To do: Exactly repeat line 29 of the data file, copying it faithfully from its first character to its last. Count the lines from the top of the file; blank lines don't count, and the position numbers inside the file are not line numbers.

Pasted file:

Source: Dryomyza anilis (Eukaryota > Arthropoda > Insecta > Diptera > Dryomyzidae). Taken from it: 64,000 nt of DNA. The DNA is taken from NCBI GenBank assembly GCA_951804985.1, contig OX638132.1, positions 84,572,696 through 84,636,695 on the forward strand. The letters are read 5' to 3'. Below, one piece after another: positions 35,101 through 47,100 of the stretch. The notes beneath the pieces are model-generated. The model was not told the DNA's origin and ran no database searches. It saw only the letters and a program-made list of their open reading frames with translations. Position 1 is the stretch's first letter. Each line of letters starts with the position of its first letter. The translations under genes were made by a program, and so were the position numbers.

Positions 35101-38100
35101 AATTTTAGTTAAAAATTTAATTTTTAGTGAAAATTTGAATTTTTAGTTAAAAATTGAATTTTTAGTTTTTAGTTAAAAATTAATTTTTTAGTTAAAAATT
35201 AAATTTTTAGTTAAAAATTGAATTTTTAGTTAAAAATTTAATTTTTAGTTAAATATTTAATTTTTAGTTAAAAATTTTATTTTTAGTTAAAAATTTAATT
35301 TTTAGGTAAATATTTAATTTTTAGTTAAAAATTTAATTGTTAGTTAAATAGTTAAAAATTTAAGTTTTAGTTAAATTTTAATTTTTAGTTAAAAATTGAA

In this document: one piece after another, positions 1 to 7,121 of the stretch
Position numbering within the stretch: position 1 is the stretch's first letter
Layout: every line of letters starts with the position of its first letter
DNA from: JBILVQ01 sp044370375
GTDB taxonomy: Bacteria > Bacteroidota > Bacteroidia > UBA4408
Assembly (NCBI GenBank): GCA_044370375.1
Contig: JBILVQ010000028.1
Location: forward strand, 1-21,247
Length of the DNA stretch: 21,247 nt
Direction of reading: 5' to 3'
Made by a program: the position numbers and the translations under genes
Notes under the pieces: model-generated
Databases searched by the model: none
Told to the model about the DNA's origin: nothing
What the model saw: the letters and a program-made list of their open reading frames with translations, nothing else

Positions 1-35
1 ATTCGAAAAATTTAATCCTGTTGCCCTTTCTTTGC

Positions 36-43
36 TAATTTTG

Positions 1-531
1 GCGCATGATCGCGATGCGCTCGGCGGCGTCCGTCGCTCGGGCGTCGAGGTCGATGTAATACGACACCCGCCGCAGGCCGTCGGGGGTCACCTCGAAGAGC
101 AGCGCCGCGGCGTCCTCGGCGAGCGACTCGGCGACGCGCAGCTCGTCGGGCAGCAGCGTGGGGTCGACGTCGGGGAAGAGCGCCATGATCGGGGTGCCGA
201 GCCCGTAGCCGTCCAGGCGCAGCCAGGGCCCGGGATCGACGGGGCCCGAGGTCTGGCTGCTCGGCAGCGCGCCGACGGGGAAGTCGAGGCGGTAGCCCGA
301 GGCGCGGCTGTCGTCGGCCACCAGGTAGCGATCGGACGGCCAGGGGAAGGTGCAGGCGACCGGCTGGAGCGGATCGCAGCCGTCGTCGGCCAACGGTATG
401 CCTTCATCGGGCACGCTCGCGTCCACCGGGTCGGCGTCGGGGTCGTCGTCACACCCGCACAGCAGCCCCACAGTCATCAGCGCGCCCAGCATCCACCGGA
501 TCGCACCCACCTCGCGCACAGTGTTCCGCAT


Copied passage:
301 GGCGCGGCTGTCGTCGGCCACCAGGTAGCGATCGGACGGCCAGGGGAAGGTGCAGGCGACCGGCTGGAGCGGATCGCAGCCGTCGTCGGCCAACGGTATG